Narrator: Bill Bryson
Length: 3 hrs 3 mins
Publisher: Audible Studios
The one thing to be said for Bill Bryson is that when it comes to penning a lively, engaging spot of writing he seems able to turn his hand to almost any subject. I’ve never come across anything so mundane as ‘A History of the Paperclip’, but I’m sure that if Bryson wrote one it would have me laughing long before the end. I have enjoyed all of his books and columns over the years, and his take on Christmas is no exception.
My only problem, and it is a personal one, is that when I first started listening to his work all of the books were read by William Roberts. Whenever I hear Bryson narrate his own work I can’t stop wondering who the strange bloke is pretending to be Bill. I’m not saying that the narration was anything less than excellent, it’s just that Roberts’s voice will forever be synonymous with Bill Bryson in my head. These things really stick!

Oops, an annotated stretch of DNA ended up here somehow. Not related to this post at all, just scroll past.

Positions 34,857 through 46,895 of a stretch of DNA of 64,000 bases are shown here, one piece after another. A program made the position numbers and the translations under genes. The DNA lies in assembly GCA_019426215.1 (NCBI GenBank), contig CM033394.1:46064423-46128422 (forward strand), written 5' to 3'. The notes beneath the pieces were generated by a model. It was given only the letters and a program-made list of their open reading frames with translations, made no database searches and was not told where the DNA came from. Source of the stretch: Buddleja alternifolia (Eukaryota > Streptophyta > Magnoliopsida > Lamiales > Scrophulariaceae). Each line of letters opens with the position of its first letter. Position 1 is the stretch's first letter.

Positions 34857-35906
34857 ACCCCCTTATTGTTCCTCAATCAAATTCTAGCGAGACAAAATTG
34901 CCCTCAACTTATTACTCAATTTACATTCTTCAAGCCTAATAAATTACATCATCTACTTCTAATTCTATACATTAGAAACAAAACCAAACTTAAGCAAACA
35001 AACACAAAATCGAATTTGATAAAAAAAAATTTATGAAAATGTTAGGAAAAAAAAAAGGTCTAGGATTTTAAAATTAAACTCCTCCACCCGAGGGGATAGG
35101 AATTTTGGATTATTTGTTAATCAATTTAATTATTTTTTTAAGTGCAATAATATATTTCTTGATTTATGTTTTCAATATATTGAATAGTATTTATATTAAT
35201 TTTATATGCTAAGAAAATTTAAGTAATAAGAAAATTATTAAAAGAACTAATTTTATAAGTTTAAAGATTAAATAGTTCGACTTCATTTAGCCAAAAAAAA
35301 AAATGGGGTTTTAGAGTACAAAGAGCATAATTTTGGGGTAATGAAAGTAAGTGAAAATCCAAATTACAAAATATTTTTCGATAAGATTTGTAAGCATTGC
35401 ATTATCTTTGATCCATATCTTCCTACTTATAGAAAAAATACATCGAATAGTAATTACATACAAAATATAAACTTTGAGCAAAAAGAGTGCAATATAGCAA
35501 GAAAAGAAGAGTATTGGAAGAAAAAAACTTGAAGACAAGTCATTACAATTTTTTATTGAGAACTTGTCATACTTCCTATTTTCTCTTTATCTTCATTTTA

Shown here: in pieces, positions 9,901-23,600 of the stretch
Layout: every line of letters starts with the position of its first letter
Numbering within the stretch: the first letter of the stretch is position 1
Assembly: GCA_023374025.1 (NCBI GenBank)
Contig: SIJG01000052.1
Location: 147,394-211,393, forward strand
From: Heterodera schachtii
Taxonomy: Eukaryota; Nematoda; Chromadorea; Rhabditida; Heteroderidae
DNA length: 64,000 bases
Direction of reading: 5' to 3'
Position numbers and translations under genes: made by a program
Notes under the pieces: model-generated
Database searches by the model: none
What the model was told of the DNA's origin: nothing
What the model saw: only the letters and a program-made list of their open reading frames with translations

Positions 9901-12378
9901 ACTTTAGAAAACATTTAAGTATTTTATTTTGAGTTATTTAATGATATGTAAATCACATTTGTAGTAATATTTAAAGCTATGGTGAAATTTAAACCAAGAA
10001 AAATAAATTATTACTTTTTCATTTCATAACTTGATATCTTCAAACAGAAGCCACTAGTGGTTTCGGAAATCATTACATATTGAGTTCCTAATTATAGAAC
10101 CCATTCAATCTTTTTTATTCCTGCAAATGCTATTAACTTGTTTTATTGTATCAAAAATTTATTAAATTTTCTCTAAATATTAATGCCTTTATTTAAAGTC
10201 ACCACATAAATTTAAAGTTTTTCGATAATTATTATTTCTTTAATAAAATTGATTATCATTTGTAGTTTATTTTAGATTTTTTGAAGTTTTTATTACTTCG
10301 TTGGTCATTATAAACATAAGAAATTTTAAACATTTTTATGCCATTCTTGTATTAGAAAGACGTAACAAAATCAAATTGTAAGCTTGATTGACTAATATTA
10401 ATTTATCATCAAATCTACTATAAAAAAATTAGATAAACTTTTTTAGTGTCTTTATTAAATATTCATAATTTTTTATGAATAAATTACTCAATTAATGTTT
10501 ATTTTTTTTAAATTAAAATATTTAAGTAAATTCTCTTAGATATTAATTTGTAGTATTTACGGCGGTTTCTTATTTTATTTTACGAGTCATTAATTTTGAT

The book is short, but packed with fascinating facts weaved together with amazing stories that amply demonstrate how the Christmas we think we know is not at all the ancient celebration we all take it for. Santa Clause, turkey, carrots, and even the date we celebrate are little more than a few generations old.
It’s fascinating to learn how it all came around — or at least how we think it all came around. We can’t know for certain because the past is a mysterious place. I never come away from one of Bryson’s historical discussions without feeling how true that is. So much of what we think we know turns out not to be true after all, or at least to be ambiguous in surprising and interesting ways. And the whole thing is presented in light, funny, easy-to-read prose that anyone could follow. Bryson makes writing look easy in a way that, even from simply knocking out this blog post, I know it isn’t.
Merry Christmas Bill. I look forward to your next offering, even if it is on the subject of paperclips.